Established in 1998, Muslim Welfare Society Srinagar started an orphanage under the name of Yateem Khana in Bemina, Srinagar. The orphanage was started by a few people with 15 orphans in the first batch. Currently there are 350 boys in the orphanage.
Its annual budget is more than rupees one crore.
Shehjaar, part of HELP (Human Efforts for Love and Peace) Foundation has been rendering relief and help to hundreds of poor people, mostly children and women through self-help programmes.
Shehjaar was started in 1998, by Nighat Shafi Pandit in a small building in Saidakadal with just eight children. At present, around 500 children from Kashmir and 80 from Jammu are supported by the organisation. The foundation provides assistance for their education in their homes so that they continue their studies without leaving their homes. It runs around 10 vocational centres, where women are imparted various skills so that they earn a respectable livelihood. The annual budget of Shehjaar is around 30 lakh rupees and all of it comes from local donors.
Some initiatives taken by dedicated individuals have resulted in the formation of institutions which take care of the less privileged.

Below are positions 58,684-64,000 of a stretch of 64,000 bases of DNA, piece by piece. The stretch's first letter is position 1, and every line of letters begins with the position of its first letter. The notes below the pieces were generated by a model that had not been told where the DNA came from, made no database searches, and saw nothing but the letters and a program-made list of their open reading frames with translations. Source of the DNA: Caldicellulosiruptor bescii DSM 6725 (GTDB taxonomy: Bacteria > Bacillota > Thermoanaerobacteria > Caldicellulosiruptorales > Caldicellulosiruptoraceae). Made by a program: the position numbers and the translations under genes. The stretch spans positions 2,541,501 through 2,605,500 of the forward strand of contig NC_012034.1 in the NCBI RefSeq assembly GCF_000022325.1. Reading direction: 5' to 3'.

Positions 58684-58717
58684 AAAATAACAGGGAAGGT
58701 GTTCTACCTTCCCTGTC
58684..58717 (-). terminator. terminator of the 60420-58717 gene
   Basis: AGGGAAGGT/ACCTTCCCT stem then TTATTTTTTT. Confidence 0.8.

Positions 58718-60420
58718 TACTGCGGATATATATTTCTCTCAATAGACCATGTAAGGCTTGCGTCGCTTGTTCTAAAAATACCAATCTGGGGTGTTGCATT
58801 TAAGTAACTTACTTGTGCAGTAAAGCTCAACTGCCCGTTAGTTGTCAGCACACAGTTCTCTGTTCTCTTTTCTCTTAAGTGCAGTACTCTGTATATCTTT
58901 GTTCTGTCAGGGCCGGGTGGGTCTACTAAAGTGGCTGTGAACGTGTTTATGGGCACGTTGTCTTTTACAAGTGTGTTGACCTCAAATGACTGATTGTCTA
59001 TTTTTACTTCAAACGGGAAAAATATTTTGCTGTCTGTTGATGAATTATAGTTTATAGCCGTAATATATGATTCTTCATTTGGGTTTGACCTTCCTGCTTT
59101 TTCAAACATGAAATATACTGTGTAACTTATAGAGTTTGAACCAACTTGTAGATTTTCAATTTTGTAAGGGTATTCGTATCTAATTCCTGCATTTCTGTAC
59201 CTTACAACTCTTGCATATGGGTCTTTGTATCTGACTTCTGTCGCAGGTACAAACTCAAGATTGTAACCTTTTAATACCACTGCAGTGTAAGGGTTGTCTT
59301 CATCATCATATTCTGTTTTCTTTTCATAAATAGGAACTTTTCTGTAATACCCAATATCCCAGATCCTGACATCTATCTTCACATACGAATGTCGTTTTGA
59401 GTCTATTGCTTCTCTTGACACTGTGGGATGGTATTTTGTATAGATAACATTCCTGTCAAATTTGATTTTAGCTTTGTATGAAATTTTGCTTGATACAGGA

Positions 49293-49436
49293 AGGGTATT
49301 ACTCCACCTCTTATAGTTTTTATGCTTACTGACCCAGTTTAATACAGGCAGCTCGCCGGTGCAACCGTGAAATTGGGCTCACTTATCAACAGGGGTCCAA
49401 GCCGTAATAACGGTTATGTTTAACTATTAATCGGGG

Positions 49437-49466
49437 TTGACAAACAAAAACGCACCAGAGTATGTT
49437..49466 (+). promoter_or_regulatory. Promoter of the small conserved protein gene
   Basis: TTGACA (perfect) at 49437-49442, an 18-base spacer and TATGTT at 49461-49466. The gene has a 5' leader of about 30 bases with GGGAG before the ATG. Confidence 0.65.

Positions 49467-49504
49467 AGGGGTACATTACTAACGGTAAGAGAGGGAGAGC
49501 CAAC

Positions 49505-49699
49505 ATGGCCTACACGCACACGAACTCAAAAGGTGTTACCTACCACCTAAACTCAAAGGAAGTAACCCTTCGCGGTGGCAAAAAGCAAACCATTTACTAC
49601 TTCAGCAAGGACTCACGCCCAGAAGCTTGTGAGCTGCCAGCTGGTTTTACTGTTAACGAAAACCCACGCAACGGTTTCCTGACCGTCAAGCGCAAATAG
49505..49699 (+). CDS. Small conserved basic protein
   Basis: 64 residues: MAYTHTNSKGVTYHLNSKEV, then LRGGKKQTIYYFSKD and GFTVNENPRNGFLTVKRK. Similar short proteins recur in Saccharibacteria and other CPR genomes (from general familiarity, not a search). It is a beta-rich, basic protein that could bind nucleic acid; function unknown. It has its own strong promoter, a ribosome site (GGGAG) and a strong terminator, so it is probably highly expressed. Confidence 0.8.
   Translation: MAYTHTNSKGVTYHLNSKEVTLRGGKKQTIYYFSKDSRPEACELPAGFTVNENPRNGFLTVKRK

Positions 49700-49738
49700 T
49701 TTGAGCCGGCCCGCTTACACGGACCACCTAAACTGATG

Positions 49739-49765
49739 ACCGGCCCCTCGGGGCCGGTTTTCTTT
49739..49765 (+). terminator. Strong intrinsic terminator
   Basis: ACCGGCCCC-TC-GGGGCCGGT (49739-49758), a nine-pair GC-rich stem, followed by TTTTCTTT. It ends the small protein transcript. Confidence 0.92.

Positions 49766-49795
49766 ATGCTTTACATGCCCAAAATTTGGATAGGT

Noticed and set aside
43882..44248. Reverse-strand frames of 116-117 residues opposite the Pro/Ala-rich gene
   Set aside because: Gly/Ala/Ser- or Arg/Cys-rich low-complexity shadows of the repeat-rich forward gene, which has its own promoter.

Dr Mir Mohammed Maqbool, a leading ENT specialist, wanted to help the disabled and marginalized sections of the society. He founded the Voluntary Medicare Society (VMS), J&K and a special school for physically disabled and mentally challenged children.
The socio-medical organisation envisaged to treat and rehabilitate differently physically or mentally challenged people and poverty-stricken people. Dr Maqbool put in his own money and some money from relatives and friends to establish Shafaqat – a special school for children suffering from mental, speech or hearing impairments at Bemina, Srinagar on November 7, 1995.
There are 75 children on roll in the school, while 300 others are provided vocational training. The poor among them are not charged any fee. As the school’s operations grew, so did its financial requirements, which are fulfilled by public donations. Most of the funds come as Zakaat from his friends and relatives.
“If we are in a position to help the needy through various means, we shouldn’t hesitate to come forward. If we have the desire and will to help our society, money is no issues,” says Dr Maqbool.
Javed Ahmad Tak, 36, is a social activist, who set up a school for the disabled at Bijbehara in south Kashmir. Javeed’s life took a twist when unidentified gunmen shot him several times leaving him wheelchair-bound. After a period of severe depression, he started free tuitions for poor children besides pursuing his studies.
In 2006, he started raising funds for rehabilitation of disabled persons. He received around 17000 rupees in the first year, which later grew to Rs 1.5 lakh a year.